April 2009
Volume 50, Issue 13
ARVO Annual Meeting Abstract  |   April 2009
Vision Measurement Under Conditions of Luminance and Contrast That Simulate Real World Environments
Author Affiliations & Notes
  • W. Gutstein
    Optometry, Cardiff University& Salus University PCO, Vienna, Austria
  • S. H. Sinclair
    Drexel Medical School, Philadelphia, Pennsylvania
  • R. V. North
    School of Optometry & Vision Sciences, Cardiff University, Cardiff, United Kingdom
  • Footnotes
    Commercial Relationships  W. Gutstein, None; S.H. Sinclair, Vimetrics, P; R.V. North, None.
  • Footnotes
    Support  None.
Investigative Ophthalmology & Visual Science April 2009, Vol.50, 3212. doi:
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      W. Gutstein, S. H. Sinclair, R. V. North; Vision Measurement Under Conditions of Luminance and Contrast That Simulate Real World Environments. Invest. Ophthalmol. Vis. Sci. 2009;50(13):3212.

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      © ARVO (1962-2015); The Authors (2016-present)

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Purpose: : Clinicians currently must utilize several devices to measure alterations of vision: 1)resolution 2)luminance adaptation 3)contrast 4)color and 5)off-axis "veiling" glare. Furthermore, vision measurement should remove the bias of the examiner and measure the vision under conditions that simulate activities of daily living. This report compares the results of vision measurement of normal individuals under such conditions using the Central Vision Analyzer (CVA) with vision measured utilizing acuity charts under similar lighting and contrast conditions.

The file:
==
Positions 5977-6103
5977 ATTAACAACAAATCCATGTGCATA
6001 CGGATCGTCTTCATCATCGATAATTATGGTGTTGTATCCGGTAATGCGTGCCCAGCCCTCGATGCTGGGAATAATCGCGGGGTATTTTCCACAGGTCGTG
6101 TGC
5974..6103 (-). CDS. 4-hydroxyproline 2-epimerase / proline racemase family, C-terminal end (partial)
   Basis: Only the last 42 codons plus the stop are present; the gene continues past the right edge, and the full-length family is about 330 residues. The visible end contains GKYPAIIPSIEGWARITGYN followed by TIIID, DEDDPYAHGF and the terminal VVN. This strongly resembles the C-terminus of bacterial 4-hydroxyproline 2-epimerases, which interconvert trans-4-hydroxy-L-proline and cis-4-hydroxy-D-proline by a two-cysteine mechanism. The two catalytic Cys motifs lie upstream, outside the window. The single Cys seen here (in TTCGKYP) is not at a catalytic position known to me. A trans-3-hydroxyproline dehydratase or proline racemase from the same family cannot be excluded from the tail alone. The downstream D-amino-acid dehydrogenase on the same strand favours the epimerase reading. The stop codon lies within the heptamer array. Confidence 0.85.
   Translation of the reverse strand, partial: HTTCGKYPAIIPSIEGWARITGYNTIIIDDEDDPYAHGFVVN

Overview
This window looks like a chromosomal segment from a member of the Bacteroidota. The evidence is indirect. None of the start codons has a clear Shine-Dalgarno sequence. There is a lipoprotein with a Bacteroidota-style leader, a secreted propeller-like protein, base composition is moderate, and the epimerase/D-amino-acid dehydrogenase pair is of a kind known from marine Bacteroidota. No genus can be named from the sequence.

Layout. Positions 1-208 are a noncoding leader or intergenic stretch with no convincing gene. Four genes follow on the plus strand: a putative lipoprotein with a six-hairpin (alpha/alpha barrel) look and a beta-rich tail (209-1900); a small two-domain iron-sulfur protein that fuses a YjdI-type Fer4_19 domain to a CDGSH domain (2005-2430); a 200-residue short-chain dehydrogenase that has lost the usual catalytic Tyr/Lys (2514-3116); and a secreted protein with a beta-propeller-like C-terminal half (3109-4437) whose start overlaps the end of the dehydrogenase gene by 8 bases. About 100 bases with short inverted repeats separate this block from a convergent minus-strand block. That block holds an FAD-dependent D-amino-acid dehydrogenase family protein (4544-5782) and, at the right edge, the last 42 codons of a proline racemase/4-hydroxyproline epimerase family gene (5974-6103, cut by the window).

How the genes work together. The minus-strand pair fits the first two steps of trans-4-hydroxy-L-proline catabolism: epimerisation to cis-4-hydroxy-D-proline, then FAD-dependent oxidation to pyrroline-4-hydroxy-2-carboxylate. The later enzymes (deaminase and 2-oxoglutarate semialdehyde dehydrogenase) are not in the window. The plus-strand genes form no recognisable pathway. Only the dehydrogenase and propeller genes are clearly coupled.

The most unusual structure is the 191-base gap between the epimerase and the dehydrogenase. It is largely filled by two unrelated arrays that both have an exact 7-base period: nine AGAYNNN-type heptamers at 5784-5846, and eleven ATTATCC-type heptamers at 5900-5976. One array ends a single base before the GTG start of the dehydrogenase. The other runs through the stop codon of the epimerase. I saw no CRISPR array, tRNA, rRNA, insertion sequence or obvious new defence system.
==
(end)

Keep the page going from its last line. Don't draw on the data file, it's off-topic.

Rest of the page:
Methods: : The VA of 162 emmetropic, normal eyes (refractive errors -0.50D to +0.75D spherical equivalence, astigmatism < 0.50D) of 81 healthy persons between the ages of 18 and 65 were measured with both the CVA and with ETDRS charts. The CVA, an interactive computer program, presents a 250 msec Landolt C, tumbled in 1 of 4 positions and thresholds for the smallest C correctly discriminated (threshold 2 correct answers at the lowest optotype size, with 2 incorrect answers at the next step lower utilizing logMAR 0.05 steps). In sequential fashion, the CVA tests 3 mesopic environments (99%, 50% and 25% Michelson Contrast, MC) and 3 glare environments (99%, 10% and 8% MC). The VA was also tested with logMAR 0.1 letter charts (ETDRS) of the same contrast letters and background luminance. VA with the charts was scored by both line assignment (3 of 5 letters) and total letter count. Pearson correlation coefficients and Bland & Altman differences were calculated to examine similarity.

Results: : All CVA modules demonstrated excellent Pearson correlation and Bland and Altman similarity with the acuity charts examined under the same conditions (r=.862 to r=.984,p<.001). In addition, when the 15% contrast chart is viewed with the sun at 150 off-axis a similar VA is obtained as with the 8% CVA contrast chart viewed with the sun overhead.

Conclusions: : The CVA represents a method that, independent of the examiner, thresholds accurately the VA of normal individuals compared with charts under conditions of contrast and luminance that simulate activities of daily living.

Keywords: contrast sensitivity • visual acuity • visual search 

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